The winter of 2013-2014 was one of the coldest and snowiest on record, causing major power outages across the nation. For example, the Greater Philadelphia area was hit with its second-largest outage ever on February 5, leaving about 712,000 people in the dark.
With the increasing onslaught by Mother Nature, more and more people are experiencing dissatisfaction with their utility companies and turning to other methods to provide for their energy needs.
The decline in customers lowers the revenue for these companies, resulting in fewer jobs that account for slower response times and fewer transmission infrastructure repairs. Utilities are in a bind to stay in power.
The trap of today’s utility industry is addressed in an article published recently in the FTI Journal, titled “The Long Road to Improved Utility Storm Planning Begins Here” by Ellen Smith and R.J. Arsenault, economic consultants for the Energy and Utilities Division at FTI Consulting. In the article, the authors suggest solutions for utility companies to change public perception and restore investor confidence, including:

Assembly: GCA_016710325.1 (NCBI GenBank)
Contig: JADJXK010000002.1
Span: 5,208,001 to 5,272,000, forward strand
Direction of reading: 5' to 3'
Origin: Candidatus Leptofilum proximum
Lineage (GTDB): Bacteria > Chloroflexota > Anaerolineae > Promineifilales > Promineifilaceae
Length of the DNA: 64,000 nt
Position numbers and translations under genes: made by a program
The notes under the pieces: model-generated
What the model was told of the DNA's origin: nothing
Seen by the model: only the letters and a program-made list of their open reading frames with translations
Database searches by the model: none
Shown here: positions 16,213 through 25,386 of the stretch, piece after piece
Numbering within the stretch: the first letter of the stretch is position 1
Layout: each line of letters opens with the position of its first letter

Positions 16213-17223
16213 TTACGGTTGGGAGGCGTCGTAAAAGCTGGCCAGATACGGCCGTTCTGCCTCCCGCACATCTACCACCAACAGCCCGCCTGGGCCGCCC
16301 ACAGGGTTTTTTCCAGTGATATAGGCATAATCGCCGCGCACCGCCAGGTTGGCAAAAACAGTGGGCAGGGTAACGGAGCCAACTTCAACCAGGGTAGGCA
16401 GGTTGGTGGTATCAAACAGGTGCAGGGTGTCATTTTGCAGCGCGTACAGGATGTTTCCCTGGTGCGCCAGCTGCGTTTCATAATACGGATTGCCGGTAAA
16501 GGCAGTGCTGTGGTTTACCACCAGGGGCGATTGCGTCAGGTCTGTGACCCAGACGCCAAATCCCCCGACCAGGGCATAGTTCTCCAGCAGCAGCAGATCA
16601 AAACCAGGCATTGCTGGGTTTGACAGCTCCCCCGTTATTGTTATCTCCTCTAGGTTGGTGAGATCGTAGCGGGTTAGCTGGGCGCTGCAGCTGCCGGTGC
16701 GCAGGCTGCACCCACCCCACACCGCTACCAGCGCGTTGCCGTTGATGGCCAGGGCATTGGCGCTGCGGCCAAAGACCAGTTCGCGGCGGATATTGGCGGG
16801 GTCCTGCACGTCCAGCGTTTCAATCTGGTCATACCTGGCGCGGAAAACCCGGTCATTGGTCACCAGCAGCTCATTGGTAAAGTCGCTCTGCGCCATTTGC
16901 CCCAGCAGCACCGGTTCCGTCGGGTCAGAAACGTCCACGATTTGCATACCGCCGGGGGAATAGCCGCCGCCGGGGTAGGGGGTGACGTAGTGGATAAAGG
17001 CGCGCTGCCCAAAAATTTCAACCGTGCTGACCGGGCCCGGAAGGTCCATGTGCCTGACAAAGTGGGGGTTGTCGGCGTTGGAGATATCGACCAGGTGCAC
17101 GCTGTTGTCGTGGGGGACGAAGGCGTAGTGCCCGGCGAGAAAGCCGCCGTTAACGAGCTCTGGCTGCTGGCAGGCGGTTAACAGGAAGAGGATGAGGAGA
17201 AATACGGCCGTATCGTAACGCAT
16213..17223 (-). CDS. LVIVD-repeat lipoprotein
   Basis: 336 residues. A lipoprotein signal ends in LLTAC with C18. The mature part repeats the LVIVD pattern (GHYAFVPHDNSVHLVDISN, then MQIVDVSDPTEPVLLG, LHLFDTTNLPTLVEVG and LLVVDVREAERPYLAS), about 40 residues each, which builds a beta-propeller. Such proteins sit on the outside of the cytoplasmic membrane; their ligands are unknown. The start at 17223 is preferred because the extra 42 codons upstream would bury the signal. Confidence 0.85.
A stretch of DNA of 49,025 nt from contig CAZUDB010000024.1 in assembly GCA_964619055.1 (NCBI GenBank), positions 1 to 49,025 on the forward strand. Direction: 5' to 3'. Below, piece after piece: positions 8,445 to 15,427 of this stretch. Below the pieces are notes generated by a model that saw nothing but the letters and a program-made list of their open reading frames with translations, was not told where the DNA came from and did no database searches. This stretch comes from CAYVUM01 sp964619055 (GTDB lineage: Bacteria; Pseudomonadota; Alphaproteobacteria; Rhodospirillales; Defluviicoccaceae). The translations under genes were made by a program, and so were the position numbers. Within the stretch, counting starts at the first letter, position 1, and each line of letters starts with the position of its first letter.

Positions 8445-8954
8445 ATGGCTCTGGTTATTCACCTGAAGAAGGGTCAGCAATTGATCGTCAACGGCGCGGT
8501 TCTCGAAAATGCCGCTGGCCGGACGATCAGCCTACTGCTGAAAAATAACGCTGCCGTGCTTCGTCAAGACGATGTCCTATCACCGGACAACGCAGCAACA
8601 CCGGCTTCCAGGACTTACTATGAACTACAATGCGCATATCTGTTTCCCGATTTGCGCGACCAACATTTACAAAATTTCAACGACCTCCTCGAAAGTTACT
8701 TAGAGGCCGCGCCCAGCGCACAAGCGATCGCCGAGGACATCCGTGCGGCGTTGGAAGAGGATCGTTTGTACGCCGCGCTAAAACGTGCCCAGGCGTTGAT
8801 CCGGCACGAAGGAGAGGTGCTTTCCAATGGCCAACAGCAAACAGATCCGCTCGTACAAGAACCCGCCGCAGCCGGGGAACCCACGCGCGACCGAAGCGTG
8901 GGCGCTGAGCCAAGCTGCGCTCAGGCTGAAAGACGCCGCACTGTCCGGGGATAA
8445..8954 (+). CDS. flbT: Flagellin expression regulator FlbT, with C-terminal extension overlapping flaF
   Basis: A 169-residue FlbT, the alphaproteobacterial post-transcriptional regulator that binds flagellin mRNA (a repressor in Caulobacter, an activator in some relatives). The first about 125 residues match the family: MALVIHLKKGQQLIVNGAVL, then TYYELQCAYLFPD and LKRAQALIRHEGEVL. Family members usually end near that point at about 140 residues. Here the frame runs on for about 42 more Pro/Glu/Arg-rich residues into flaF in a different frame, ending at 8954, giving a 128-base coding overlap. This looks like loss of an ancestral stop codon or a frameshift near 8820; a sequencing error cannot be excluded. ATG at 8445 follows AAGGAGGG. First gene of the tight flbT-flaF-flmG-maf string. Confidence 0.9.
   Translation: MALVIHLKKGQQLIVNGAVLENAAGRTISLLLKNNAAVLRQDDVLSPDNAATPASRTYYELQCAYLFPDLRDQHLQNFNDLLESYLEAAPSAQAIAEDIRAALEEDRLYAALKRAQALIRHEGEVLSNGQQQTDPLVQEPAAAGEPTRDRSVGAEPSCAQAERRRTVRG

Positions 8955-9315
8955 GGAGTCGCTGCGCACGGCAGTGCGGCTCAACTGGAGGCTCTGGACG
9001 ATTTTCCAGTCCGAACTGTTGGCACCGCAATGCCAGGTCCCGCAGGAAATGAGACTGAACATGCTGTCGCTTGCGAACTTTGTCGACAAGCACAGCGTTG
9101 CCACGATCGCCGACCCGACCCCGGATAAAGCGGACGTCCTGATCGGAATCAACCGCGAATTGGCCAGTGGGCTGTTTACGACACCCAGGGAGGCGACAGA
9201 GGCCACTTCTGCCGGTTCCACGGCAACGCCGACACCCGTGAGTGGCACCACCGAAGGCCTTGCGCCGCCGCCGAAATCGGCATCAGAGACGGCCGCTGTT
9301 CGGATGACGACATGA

“- Identifying which organizations are doing well at restoring power and developing better, consistent metrics across the industry;
“- Installing a faster, more diligent tree-trimming program to remove branches that bring down power lines;
“- Collaborating with regulators and governing authorities to free up the money necessary to rebuild workforces and training programs and replacing retiring line workers; and
“- Conducting diligent surveys of service areas to make sure the appropriate resources are available in the most vulnerable areas.